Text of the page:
A Play of Many Swords: Spotlight on Sex T-Rex’s Physical Comedy Swordplay

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This summer, Kingston’s Kick and Push Festival welcomes multi-award-winning Toronto comedy group Sex T-Rex to its stage with Swordplay: A Play of Swords (tickets available here). A vibrantly funny, inventively staged parody of classic swashbucklers and fantasy franchises such as The Princess Bride, The Three Musketeers, and Final Fantasy, Swordplay also happens to stand as a darn good fantasy yarn all on its own. The main plot revolves around two swashbuckling friends who, after the death of their third musketeer, must pull themselves together for one last adventure that involves saving a kidnapped princess and preventing war between nations. The chief joy of the show’s premise, however, is when the stock elements start to fall apart, to be undercut and rearranged throughout until the show has defied every expectation.

A darling of the Canadian Fringe Festival circuit and beyond, Swordplay is one of those shows that has a reputation for hooking audience members (like me) into returning for a second, third, or even fourth viewing. It’s that good.

So here’s the big question: what’s the deal with Sex T-Rex’s Swordplay, and why have I seen it four times? That’s pretty intense, right? For most people, seeing a play twice is a big commitment.  The thing is, I also have friends who have clocked similar Swordplay numbers—most of whom I used as an excuse to up my own count by inviting them along in the first place.

I’ll do my best to explain, but trying to articulate what makes this show so dang fun is sort of like trying to describe what it looks like to stare directly into the sun. So much of it comes down to a killer combination of elements, from the strong cast of comedians (Conor Bradbury, Julian Frid, Kaitlin Morrow, Seann Murray, and guest star Jon Blair) to the unique stage work to the genuinely enjoyable and original fantasy plot.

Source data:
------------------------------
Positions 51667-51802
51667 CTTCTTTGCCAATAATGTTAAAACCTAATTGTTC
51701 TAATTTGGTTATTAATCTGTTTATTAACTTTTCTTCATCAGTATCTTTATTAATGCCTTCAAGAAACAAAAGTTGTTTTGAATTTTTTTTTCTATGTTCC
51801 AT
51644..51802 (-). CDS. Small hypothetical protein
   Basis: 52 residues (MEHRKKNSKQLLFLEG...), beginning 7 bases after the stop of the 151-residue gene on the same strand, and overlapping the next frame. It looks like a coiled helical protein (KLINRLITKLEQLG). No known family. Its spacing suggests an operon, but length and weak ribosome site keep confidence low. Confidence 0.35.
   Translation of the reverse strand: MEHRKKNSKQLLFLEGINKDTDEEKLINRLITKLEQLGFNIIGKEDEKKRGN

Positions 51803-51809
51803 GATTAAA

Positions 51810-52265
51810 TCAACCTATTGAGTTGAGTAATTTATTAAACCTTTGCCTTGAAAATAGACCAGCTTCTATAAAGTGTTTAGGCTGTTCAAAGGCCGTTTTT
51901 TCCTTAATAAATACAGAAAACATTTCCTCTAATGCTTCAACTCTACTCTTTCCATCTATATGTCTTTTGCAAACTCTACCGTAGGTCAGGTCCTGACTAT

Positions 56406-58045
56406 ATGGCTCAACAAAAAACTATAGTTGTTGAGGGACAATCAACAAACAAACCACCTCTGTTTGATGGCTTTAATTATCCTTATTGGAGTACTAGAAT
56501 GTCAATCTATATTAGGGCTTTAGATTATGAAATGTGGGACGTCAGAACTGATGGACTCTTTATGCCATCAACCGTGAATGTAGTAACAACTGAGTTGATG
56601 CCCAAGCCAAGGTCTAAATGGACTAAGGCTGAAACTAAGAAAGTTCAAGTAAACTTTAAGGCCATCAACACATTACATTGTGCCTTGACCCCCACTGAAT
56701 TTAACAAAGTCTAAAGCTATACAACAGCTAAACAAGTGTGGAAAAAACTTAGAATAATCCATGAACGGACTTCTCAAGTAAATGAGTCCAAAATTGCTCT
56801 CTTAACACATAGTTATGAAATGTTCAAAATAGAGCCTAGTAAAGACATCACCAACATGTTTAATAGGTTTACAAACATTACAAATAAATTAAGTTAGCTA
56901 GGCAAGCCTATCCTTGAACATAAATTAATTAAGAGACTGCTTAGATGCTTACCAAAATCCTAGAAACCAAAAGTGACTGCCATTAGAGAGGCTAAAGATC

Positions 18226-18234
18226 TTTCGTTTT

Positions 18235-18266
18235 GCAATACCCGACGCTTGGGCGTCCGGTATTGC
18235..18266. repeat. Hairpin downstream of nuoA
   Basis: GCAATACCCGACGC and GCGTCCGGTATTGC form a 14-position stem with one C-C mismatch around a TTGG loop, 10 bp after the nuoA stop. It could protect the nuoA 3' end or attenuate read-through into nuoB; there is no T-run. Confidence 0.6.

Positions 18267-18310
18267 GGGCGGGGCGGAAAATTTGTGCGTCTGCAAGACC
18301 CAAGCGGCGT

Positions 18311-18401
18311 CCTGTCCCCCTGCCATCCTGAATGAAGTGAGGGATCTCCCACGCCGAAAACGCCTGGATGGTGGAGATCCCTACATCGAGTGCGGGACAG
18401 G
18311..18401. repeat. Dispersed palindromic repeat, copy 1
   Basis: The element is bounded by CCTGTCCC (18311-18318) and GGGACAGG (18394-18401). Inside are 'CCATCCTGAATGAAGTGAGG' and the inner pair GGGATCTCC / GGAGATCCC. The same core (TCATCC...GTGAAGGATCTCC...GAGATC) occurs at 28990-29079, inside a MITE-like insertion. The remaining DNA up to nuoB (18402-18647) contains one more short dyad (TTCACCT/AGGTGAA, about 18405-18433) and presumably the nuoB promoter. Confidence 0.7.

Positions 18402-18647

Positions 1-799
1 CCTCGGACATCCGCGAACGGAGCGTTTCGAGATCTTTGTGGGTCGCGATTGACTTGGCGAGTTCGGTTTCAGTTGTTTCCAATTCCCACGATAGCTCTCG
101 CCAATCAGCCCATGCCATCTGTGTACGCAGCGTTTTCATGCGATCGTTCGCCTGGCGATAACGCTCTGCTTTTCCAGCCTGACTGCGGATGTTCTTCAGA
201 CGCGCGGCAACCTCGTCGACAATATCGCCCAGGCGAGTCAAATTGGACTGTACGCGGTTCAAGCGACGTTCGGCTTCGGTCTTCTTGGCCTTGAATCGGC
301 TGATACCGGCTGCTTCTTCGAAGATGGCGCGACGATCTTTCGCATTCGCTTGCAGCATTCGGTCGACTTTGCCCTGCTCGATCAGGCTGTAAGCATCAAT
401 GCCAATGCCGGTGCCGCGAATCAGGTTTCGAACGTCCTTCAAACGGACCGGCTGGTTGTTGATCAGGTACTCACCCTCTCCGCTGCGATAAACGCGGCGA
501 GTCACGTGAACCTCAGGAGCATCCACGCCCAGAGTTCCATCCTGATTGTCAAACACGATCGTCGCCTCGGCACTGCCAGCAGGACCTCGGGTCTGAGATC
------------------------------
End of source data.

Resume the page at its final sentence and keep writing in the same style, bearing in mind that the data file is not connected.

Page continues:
Firstly, Sex T-Rex’s style is highly cinematic and remarkably limber, animated by the sort of madcap energy that always feels just seconds away from veering off the rails. This is the chief joy of their work: everything comes at a swift left-turn from where you thought it was going, including swords flying across the stage in a beautiful ballet of gut-piercing action and plot twists that just keep upping the stakes.

The best part is that the show is incredibly light on props or sets: most of this action and set-dressing is achieved by the actors’ bodies and choreography, where they play everything from fireplaces to footstools to forest critters.

It all rattles along with the unexpected energy of a speedboat launching off the side of a skyscraper and into a helicopter. That is to say, between battling fire-breathing dragons, swashbuckling atop chandeliers and leaping off exploding buildings, it’s frankly incredible to see how much inventive stagecraft and hyper-committed combat can pull off on stage. The show isn’t just funny, it’s surprising, and that’s what makes it so fun to watch again and again.

It’s a vulnerable thing to admit that I’ve seen anything as many times as I’ve seen Swordplay. But if doing so will encourage you to check out this good-hearted, dazzlingly performed goofball comedy, then I’ll admit it with joy. Go see Swordplay, Kingstonites! If nothing else, it will make you think twice about not believing in dragons.

SwordPlay is currently set to play at the Grand Theatre, Regina Rosen Auditorium on July 19th, 2018. Tickets are $10 plus handling fee, and can be purchased through the Grand Theatre box office, or online (see link above).

Join us July 19th at 8:30 pm for ‘Swordplay: A Play of Swords’. Before the show, join us for a drink and a preview of the Storefront Fringe Festival, beginning at 6:30 in the Davies lounge. Find out more: https://www.facebook.com/events/192274084808575/

By: Lin Young

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